- This overall portrayal of the prepper family was achieved through the placement of key characters such as the stern (perhaps borderline verbally abusive) Dad, and the free spirit boyfriend who “only wanted to help others”. The portrayal was further reinforced through the constant switching of scenes which creatively and starkly contrasts how little everyone else had with how much the preppers had – and yet they were unwilling to help (aka “share“).
While there may be prepper families out there who would behave in a similar fashion during a crisis, I believe they are few and far between. For years now the prepping community has seen a boom in the concept of “prepper networks” and “community prepping” which is widely recognized as a more effective approach that would likely yield a higher rate of survival.
“It turns out that you can prepare for the end of the world, but little problems — variables you didn’t plan on facing, loopholes you didn’t close — can leave you in just as much of a hole as everyone else.” -By Liane Bonin Starr at hitfix.com
The implications of this portrayal is that like other TV shows and movies, it alters the public’s view of preppers and about emergency preparedness. People who watch this show may come to the conclusion of “Why bother prepping at all then? They didn’t do any better than anyone else?” which is unfortunate. Others may come to the conclusion that preppers, even those with plenty of guns and a bunker, are a fairy easy target who can be easily outsmarted and overcome. This just makes the world that much more dangerous for those of us who have taken the responsibility to prepare for the worst.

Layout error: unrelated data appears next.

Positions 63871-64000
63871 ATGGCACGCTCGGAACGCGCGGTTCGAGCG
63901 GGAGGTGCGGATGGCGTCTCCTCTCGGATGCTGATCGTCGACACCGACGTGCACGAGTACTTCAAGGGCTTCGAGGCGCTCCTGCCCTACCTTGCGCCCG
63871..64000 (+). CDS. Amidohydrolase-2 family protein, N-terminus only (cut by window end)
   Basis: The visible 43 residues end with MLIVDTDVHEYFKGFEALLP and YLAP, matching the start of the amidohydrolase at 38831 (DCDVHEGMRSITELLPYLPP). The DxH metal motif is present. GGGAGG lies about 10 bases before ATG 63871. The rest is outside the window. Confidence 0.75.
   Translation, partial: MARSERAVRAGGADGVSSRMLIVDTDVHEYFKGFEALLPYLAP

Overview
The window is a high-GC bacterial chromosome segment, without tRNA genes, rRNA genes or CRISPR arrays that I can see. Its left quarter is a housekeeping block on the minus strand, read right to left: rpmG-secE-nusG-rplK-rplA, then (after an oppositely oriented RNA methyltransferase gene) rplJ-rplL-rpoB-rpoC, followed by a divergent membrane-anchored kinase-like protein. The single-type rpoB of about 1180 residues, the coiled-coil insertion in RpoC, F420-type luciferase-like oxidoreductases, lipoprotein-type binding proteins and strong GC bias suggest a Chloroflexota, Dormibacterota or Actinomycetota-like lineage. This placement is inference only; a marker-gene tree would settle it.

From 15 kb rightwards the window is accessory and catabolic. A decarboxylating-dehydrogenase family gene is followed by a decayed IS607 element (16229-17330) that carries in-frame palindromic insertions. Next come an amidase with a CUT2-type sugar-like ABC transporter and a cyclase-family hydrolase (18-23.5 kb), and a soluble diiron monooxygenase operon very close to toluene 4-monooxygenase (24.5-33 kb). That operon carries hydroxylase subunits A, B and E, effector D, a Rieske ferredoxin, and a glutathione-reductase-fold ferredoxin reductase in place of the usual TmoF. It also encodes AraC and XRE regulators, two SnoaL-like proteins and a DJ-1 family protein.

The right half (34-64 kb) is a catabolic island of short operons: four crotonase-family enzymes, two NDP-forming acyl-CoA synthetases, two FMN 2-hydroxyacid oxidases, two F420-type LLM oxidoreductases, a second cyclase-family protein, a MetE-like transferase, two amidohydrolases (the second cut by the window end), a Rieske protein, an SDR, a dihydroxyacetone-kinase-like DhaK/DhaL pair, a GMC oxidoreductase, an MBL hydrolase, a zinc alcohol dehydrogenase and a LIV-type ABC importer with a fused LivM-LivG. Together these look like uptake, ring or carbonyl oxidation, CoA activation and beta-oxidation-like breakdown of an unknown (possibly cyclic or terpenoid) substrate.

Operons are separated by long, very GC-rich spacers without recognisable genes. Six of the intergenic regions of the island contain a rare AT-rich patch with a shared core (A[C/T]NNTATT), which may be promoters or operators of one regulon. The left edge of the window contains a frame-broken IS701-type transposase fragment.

Blackout Lessons for Newbies
- Water, water, water – everyone needs an emergency supply PLUS a way to get more water. Especially if you live in a warm/humid climate. What would YOU do if there was no more tap water, anywhere?
- If it’s already too late to get out of the city, network with your neighbors for safety and lay low. Simple human curiosity gets alot people in trouble. Lay low, stay home, stay safe.
- Avoid partying during blackouts, they burn through supplies and put you at risk from lack of sleep and dehydration.
- At the very minimum have a two week supply of food at your home/location, and a way to prepare that food without electricity. Click here to learn how to establish and use a three month supply of food.
- Have a first aid kit in your home and at the very least, a basic knowledge of first aid.
- Cash is golden. Of course if a black out lasts long enough even cash will become worthless, but initially it will be the way to go if you are in need of last minute supplies.
- Be prepared, and hopefully you won’t have to go to a store with a mob of people who are on the verge of hysteria for last minute supplies. Click here to get started!
- In an emergency shut the iPhone video camera off and be aware of your surroundings.
- Remember your safety and your family’s safety is ultimately your responsibility, and no one else’s.
For those who would completely dismiss the usefulness of shows like this I say, knowledge is power. Think of it like this – while there are moments in history we can examine, there is no modern ‘playbook’ for us. We can look at The Great Depression, Argentina and Bosnia, but the logistics are different here in the US and in modern times. Therefore watching shows like American Blackout, After Armageddon or movies like Trigger Effect…. is akin to a football team sitting down and watching a game recently played. We can break it down, discuss we would do differently, improvements that could be made upon weak spot, and identify things that need to be taken into consideration.
As long as a situation of this magnitude is not romanticized or longed for – this analytical look is a healthy metal exploration. However, it should be taken with a gain of salt because at the end of the day you are only watching what someone else THINKS might happen and their opinion is strongly influenced on what would make for better ratings. What did you think of American Blackout? Leave a comment and let us know!